So too, do those who are hurt or offended have a right to protest.  It isn’t wrong to protest- it is a democratic right.  Another kind of freedom of speech.  But violence against innocents is wrong, even if done in protest against abuses.  When protests came last week to our consulate, I thought more about the fear and potential threat- the dark- than the light of living in a society that permits and encourages the right to protest.

Freedom of speech is an interesting concept to me.  Words come easily to me, and I’m safe to express them.  What then, about my daughter, whose speech does not flow so freely?  How do I protect her rights?  One way, is respecting her expressions of protest.  Pudding can refuse, or dissent, or stay quiet, or walk away.  I’ve explained to her therapists before that her needs should always be respected, rather than corrected.  At times she can articulate those needs quite clearly, when she is overloaded, she cannot.

I’m mindful that this right I have is actually a privilege.  A power not extended to all.  And so, if I abuse that power, intentionally or not, others have a right to protest.  The grey area gets murkier, because words, particularly from those in power, can have unforeseen consequences.  Every time I write about Pudding, her autism, and our lives, I’m mindful of the fact that I’m balancing my freedom of speech with hers.  We’re all Ambassadors, all the time.  When things get dark, we have to light the way.

Written by Spectrummy Mummy

October 2, 2012 at 4:55 pm

Fan

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Back when we first started planning our trip to England, I wasn’t working.  By the time the trip came around, I was employed, and things were busy.  Not only was I new to the job, but the last couple of months are the busiest time of year, and then because of certain organizational changes, and certain people visiting, things were even busier.  There wasn’t time to think in those last few days, let alone pack, prepare the kids, and prepare the office.  Which means it was perfect timing for things to go horribly wrong.

In the week leading up to our departure, Cubby was ill, followed by myself and Spectrummy Daddy in quick succession.  We all recovered, and were feeling well by Friday, the day of departure.  I hadn’t been in the office for long when the call came from Pudding’s school that she was ill.  I raced out to get her, and out to the doctor.  She was feverish, and looked miserable, which was just how I felt.

Pudding was much more defensive than she usually is with the GP- a sure sign that she was ill.  With much patience and coaxing, the doctor managed to assess her, and promptly diagnosed Tonsilitis and a chest infection.  I must have looked how I felt, because the doctor told me she’d give Pudding some medicine, and she’d be fine to travel.  Really?  Yes, because I was her patient too, and she knows how much I needed to get away.  Pudding could be treated, and would soon be back to full health.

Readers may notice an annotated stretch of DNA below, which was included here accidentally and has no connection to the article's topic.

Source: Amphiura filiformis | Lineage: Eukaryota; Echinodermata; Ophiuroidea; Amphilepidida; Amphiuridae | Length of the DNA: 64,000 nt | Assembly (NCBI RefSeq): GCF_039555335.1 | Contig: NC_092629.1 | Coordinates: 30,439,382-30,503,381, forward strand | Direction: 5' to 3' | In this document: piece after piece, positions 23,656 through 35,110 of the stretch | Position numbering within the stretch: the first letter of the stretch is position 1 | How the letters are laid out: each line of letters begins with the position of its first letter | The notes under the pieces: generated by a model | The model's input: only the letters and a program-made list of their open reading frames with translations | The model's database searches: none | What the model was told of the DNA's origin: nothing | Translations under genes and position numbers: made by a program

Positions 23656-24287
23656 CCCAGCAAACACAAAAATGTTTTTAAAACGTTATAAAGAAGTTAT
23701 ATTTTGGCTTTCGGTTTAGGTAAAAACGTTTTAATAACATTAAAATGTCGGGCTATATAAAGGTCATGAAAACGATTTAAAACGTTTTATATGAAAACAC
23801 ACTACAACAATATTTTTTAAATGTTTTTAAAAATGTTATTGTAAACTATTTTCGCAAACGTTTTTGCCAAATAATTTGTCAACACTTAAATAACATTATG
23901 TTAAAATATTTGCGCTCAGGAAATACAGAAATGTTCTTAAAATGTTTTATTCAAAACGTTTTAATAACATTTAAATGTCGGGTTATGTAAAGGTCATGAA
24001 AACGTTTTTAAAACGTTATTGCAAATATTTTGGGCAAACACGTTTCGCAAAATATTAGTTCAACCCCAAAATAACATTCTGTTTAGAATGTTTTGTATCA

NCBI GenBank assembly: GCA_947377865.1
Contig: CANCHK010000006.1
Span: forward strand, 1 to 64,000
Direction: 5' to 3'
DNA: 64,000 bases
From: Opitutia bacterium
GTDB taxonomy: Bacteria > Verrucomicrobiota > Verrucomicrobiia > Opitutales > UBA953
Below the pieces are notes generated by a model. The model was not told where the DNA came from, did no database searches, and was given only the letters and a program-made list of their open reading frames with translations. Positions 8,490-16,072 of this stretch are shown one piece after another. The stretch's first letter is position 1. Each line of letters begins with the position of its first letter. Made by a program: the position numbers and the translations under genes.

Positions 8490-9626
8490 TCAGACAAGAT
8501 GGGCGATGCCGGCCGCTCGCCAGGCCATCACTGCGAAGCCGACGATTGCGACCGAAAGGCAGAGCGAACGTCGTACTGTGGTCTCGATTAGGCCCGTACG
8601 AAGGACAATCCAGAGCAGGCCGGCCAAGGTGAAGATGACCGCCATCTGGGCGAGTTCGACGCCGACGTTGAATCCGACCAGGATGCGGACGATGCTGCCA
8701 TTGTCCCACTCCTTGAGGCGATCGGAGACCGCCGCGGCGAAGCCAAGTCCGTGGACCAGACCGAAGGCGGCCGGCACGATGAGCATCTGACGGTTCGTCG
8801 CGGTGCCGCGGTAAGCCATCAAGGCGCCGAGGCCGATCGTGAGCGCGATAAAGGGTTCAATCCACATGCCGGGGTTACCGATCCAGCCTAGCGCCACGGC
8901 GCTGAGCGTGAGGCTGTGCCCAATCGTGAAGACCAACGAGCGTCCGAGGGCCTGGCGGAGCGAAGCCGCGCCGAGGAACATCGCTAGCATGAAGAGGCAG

I asked our Regional Medical Officer for a second opinion, and he concurred.  The trip was still on, we just had to get the medication inside her.

That was easier written than done.

Pudding refused all medications, both tablet and syrup forms.  We tried mixing it into drinks, we tried bribing her, she refused.  She was not going to take that medicine!  And I wasn’t, I mean I just wasn’t going to put her through that flight without medication.  I couldn’t.  I didn’t voice it out loud, but I mentally prepared myself for not boarding.  Time ticked on, and we were sent to the gate, still without Pudding taking her medicine.

And then I saw it….a Hello Kitty fan!

Now, Hello Kitty is the tops for Pudding in terms of special interests.  But fans are the most stimtastic things for Pudding.  She learned at just a few weeks old that if she screamed if the fan was turned off, we’d turn it back on for her.  I remember Pudding not engaging in most of the assessments during her evaluation because there was a fan in the room, and she just had to keep telling us about it, and staring at it, and spinning like it.  Fans?  Fans are big.  Hello Kitty fans?  Colossal.  I instructed Spectrummy Daddy to furtively buy one.

And moments before boarding, I showed it to her.  She could have it, but she had to take the medicine.  And this time, no fuss, no fight.  She took it all.  Her temperature started to drop immediately.  And for the first time that long day, she was all smiles.

As we passed through the entrance to board the plane, one of the ground staff asked Pudding if it was her magic wand.  And of course, Pudding corrected her that it was a Hello Kitty fan.  She was right, but it was my magic wand.  And to England we did go by the grace of that Hello Kitty fan.  We ended up losing it a week or so later in some motorway services in the north of England with some other Kitty paraphernalia.

I like to think that some magic rubbed off to whoever was lucky enough to hold it next.  Because in spite of that truly turbulent start, the rest of the flight was smooth…and Pudding recovered quickly, and well, I’ll tell you some of the rest of our magical adventures another time.